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Dead Head – Slave Driver

dead head – slave driver

Considering this album was released by the end of April this year, I am a little late to the party with this review. Dead Head has never really changed their musical direction and recipe, so that makes their music timeless anyway. Or is that a lame excuse? Well, let’s just call it fashionably late then, shall we?

Alright, back to business. Dead Head releases their seventh album with this ‘Slave Driver’ and on this album we see that vocalist/bassist Tom van Dijk left the Dead Head-ranks again. He is having a on-again/off-again love affair the band since this is already his third departure from the band already. His replacement is Ralph de Boer who was Tom’s too replacement on 2009’s ‘Depression Tank’ (Displeased Records). Ralph’s vocal work is basically the same and do fit the band almost as good as Tom’s and considering the rest of the band remained the same you can just rest assured: Dead Head is still as deadly as ever.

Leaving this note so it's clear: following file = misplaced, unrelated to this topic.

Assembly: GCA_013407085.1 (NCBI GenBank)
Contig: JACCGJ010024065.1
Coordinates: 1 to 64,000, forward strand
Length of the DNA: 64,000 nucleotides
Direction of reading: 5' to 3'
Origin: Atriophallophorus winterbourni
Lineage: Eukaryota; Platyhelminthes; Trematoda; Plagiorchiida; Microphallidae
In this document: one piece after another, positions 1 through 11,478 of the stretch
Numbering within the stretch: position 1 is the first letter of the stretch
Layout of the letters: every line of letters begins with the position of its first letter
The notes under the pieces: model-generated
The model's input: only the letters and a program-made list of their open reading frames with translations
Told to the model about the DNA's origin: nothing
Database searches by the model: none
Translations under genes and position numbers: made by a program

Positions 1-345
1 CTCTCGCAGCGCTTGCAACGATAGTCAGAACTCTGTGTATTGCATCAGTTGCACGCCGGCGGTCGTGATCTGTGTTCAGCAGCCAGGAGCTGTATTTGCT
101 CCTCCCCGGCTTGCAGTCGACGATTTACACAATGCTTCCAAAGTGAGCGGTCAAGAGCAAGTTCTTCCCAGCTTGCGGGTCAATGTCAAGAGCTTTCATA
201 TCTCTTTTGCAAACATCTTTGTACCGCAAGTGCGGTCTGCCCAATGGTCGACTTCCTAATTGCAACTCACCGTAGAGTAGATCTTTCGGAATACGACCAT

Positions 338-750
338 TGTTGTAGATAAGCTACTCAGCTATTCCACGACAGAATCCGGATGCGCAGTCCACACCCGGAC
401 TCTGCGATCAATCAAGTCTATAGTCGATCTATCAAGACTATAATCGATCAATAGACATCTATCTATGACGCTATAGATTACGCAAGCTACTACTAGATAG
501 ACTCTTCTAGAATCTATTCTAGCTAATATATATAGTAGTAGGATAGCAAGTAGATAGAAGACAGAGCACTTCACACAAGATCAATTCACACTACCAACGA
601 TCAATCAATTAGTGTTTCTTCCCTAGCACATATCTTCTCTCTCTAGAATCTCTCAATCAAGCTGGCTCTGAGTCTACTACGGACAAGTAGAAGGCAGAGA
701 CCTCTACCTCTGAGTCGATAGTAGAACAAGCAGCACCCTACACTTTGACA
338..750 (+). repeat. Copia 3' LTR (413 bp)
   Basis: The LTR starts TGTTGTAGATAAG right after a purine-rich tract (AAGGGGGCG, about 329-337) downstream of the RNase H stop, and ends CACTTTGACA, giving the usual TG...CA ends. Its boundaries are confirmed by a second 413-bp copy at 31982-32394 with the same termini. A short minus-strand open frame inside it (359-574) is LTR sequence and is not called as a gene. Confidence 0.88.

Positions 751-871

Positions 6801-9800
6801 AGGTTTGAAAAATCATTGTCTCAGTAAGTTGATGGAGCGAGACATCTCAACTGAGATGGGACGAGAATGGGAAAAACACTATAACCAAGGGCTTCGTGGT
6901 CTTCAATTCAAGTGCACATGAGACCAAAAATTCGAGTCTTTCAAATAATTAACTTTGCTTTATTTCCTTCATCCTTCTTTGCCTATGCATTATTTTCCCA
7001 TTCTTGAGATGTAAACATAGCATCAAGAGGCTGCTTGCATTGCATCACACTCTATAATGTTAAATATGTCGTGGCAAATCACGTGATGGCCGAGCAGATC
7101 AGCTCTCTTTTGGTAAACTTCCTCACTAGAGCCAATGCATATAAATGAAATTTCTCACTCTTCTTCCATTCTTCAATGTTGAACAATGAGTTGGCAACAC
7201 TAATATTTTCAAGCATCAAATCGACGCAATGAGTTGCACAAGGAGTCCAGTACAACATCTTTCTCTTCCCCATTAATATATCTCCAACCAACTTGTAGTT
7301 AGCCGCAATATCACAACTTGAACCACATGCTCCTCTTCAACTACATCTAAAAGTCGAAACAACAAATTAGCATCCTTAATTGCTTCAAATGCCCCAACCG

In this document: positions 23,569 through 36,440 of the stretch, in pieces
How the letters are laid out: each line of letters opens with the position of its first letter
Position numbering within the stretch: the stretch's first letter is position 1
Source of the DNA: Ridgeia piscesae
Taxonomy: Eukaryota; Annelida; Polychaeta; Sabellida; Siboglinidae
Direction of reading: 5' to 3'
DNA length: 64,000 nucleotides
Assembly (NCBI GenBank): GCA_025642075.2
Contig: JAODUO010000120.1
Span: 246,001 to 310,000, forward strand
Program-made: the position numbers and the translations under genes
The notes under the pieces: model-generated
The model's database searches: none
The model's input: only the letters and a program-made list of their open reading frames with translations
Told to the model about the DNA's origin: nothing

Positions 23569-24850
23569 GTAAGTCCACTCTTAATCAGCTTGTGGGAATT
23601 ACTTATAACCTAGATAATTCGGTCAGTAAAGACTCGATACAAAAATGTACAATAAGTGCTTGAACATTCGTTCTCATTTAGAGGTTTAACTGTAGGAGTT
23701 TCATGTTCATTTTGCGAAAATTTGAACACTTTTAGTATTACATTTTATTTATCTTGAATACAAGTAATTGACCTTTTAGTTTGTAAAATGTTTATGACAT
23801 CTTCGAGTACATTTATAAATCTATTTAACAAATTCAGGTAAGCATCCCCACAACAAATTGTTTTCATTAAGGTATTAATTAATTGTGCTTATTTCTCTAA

On ‘Slave Driver’, as on all their albums, Dead Head deals mercilessly with everything that stands in their way. The band races through the ten tracks at stifling speed, which add up to some 45-minutes of all-consuming Thrash Metal. Still drawing its main inspiration from the speed demons of yesteryear, think Sadus, Dark Angel, Slayer and Kreator. But unlike the classics of those bands, Dead Head sounds fairly modern and the album has a good and clear production. This does full justice to the sharp riffs, raw vocals and especially the relentless drum (speed). And let’s also be clear: this is no slick-hair-and-skinny-jeans metal and this is no Municipal Waste either. On the contrary. This is still the same band we got to know in the early 90’s with a sound as deadly as ever, including that vicious Death Metal edge. This perhaps makes Dead Head similar to, say, the early works of a band like The Crown; focusing on riffs and speed, not melody or finesse.

Despite the minor differences in the Dead Head discography, I still have my personal favourites: ‘Dream Deceiver’ (1993, Bad Taste Recordings) and ‘Kill Division’ (1999, Cold Blood Industries). This new album comes right in the middle of these two as far as I’m concerned in terms of sound. So, I may have been a bit late to this party, but it was a blast! (FelixS)